Review: Status Audio HD One Headphones

Manufacturer: Status Audio | Year: 2013 | MSRP: $49 | Buy from Amazon

statusaudioUntil now, I’ve never owned a pair of headphones. I’ve always been content with using the Apple earbuds/pods that come with Apple devices, but when I saw a good deal on these Status Audio headphones, I thought I’d give them a try. I’ve now been using my Classic HD Ones to listen to music, play video games, and watch YouTube videos for the past month and I feel I can give them an honest review and tell you whether or not you should buy them.
Continue reading

Review: Garmin eTrex 10 GPSr

Manufacturer: Garmin | Year: 2011 | List Price: $119.99 | Buy from Amazon

After finding over 50 geocaches, we started thinking about buying a GPSr to save money on the data that we use when we geocache using the Geocaching Intro iPhone app. One day, one of our family friends came over to our house and surprised us with a Garmin eTrex 10.

The Garmin eTrex 10 the base model of the eTrex series. It has a transflective monochrome display and 25 hours of battery life. It is durable, rugged, and waterproof to IPX7 standards. It supports paperless geocaching and holds up to 1000 waypoints. The eTrex 10’s high sensitivity receiver makes use of a WAAS enabled GPS receiver with Hotfix and GLONASS support. It features a sun and moon calendar, hunting and fishing information, area calculation, and other stuff you’d expect from an outdoor GPSr.

I think the Garmin eTrex 10 is an easy-to-use and affordable GPSr. The readings are dead on, making it ideal of Geocaching. The interface is simple and intuitive without sacrificing functionality. The monochrome display is as good as black and white screens get. The only complaint I have is the map. It lacks important information such as certain land masses. For example, the entire country of Singapore doesn’t exist on the basemap. The map is also missing roads, small bodies of water, and certain cities. The only landmarks you’ll find on these maps are your waypoints, borders, country names, and a selection of cities. Other than that, the eTrex 10 is an awesome GPS for outdoor use.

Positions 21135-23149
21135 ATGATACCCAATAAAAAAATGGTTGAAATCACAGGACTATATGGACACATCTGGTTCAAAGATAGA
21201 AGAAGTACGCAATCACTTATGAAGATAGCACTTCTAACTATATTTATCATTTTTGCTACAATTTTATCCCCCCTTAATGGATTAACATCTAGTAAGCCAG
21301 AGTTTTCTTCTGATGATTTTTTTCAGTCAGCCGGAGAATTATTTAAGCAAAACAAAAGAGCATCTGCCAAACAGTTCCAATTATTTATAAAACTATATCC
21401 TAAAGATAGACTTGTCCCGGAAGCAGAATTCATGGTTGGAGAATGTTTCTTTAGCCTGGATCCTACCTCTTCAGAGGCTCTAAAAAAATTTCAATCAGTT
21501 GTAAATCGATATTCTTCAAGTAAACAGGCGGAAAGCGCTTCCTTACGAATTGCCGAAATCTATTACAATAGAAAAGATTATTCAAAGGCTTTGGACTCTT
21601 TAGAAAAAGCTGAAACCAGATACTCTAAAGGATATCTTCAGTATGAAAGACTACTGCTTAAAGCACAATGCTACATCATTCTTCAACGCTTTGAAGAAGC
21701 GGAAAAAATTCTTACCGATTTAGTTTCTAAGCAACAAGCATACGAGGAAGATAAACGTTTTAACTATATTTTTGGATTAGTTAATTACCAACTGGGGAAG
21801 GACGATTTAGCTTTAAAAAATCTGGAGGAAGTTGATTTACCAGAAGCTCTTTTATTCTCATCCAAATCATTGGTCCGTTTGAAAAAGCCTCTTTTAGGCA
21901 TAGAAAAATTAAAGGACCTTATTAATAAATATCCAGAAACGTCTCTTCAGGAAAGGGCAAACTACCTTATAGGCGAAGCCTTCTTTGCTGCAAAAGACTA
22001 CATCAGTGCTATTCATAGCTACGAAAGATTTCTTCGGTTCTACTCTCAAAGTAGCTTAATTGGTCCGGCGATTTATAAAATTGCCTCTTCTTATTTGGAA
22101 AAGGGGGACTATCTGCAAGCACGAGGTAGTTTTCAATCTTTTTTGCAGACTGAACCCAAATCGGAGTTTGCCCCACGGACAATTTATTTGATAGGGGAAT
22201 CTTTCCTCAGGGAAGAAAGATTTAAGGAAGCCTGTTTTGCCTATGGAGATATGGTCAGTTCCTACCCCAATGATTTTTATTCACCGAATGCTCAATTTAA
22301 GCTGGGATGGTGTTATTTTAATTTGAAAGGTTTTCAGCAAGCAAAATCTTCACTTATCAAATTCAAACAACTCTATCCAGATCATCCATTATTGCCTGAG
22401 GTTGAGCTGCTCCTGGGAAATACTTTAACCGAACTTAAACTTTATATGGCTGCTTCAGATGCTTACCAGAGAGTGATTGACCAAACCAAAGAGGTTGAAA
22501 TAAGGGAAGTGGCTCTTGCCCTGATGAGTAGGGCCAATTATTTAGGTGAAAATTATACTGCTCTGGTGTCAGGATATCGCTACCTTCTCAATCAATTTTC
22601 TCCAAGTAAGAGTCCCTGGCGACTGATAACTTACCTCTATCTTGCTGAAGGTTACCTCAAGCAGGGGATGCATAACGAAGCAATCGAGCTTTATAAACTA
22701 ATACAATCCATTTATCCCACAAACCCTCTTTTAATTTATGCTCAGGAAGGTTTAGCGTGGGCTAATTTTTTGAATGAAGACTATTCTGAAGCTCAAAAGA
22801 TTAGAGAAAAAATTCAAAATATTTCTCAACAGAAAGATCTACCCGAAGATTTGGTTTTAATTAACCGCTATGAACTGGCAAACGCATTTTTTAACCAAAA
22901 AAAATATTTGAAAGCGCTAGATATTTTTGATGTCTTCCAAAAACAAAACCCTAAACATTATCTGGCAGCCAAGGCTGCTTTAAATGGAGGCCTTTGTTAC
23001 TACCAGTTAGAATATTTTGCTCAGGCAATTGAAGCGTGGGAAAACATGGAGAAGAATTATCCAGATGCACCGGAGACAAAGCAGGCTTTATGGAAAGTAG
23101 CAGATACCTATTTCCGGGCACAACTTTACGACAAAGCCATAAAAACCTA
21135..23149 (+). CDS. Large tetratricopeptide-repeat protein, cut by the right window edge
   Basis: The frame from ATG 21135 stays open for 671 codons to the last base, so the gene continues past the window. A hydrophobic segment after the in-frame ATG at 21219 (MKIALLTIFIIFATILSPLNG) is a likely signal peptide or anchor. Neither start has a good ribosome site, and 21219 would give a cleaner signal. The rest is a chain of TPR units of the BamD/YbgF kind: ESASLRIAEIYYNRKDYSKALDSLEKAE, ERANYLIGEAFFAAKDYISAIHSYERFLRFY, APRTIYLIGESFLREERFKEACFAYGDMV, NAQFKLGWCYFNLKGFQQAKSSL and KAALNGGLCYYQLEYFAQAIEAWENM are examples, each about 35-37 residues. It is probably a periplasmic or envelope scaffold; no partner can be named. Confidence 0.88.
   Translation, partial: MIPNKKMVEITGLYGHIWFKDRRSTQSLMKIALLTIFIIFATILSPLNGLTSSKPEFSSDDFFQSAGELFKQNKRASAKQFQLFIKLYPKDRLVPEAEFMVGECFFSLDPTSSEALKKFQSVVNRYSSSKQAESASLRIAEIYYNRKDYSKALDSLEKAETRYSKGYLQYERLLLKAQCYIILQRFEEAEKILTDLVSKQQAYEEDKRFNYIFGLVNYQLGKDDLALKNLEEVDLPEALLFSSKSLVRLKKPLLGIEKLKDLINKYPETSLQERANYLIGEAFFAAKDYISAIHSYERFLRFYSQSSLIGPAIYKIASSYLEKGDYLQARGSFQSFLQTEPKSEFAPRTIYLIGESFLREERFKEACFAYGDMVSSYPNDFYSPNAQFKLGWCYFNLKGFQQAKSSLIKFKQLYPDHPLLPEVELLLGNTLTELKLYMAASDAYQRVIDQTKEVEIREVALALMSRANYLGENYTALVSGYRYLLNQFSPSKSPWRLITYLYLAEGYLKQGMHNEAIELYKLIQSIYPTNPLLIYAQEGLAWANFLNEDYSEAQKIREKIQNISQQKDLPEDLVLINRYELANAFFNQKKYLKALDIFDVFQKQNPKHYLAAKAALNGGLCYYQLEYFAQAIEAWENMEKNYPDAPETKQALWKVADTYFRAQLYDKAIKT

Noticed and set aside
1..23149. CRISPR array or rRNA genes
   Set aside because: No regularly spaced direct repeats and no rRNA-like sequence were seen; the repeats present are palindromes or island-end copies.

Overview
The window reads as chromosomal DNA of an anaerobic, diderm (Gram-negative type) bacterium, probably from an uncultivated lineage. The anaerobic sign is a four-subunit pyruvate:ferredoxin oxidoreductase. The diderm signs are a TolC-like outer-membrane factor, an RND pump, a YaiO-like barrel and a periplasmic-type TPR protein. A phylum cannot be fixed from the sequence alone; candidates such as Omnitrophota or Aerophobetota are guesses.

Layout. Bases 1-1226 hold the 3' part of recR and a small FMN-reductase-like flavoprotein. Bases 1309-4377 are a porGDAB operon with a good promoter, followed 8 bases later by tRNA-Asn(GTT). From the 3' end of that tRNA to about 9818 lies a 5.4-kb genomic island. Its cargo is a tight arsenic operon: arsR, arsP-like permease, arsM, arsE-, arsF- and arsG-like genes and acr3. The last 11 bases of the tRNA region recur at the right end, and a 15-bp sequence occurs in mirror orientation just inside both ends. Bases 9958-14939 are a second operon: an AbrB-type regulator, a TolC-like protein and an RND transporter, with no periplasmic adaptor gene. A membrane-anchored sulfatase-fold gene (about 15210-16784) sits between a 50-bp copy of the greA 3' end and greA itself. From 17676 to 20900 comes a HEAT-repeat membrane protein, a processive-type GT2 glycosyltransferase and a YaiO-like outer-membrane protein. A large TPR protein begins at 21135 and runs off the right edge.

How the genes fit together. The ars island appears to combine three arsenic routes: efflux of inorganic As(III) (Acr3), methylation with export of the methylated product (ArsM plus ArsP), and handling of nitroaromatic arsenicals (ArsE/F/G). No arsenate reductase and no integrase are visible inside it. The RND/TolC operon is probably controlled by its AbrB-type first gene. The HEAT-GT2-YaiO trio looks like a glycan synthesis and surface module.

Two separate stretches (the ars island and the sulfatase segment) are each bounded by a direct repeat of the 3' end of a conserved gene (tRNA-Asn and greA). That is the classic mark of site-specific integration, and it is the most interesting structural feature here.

Visit their Website

List Price: $119.99 | Buy from Amazon

Innovation: Raspberry Pi

Manufacturer: Raspberry Pi | Year: 2012 | MSRP: $31.49 | Buy from Amazon

Back in the days before GUI’s, to do anything useful with a computer required at least a basic understanding of electronics and computer science. But now, because it’s become so easy to operate a computer, most people who use a computer don’t really know how it works (me definitly included).

One person who decided to do something about it was Eben Upton, who worked in admissions and as a lecturer at Cambridge. He noticed that applicants to the Computer Science courses just weren’t as experienced with computers as they were in the 90’s. He and his colleagues discovered that it was mostly because schools now taught computers using Word, PowerPoint, and other software that doesn’t teach how a computer works, merely what you can do with one.

So he and his colleages set to work trying to make a simple, affordable computer that would teach kids (and pretty much anyone else) the concepts behind electronics and computers. It’s made so that you can’t do much until you get your feet wet and start to program. You can use Python, C, Basic, etc. on it, and you not only learn the programming language, you also get a better understanding how what you type translates into the output on the screen. Also, as mentioned before, is you want to do something like word processing, you’ll have to make a word processing program, so you get a feel for how useful programming can be.

But perhaps the best part about the Raspberry Pi is its price. The top-of-the-range model is a princely $35, and the simpler model is $25. It was meant to be affordable, and it certainly is! Even if you have to buy an SD card and a HDMI or RCA cable, the price probably won’t go over $50. Other things you would need are a keyboard, mouse, and TV, since the Raspberry Pi is pretty much just a circuit board.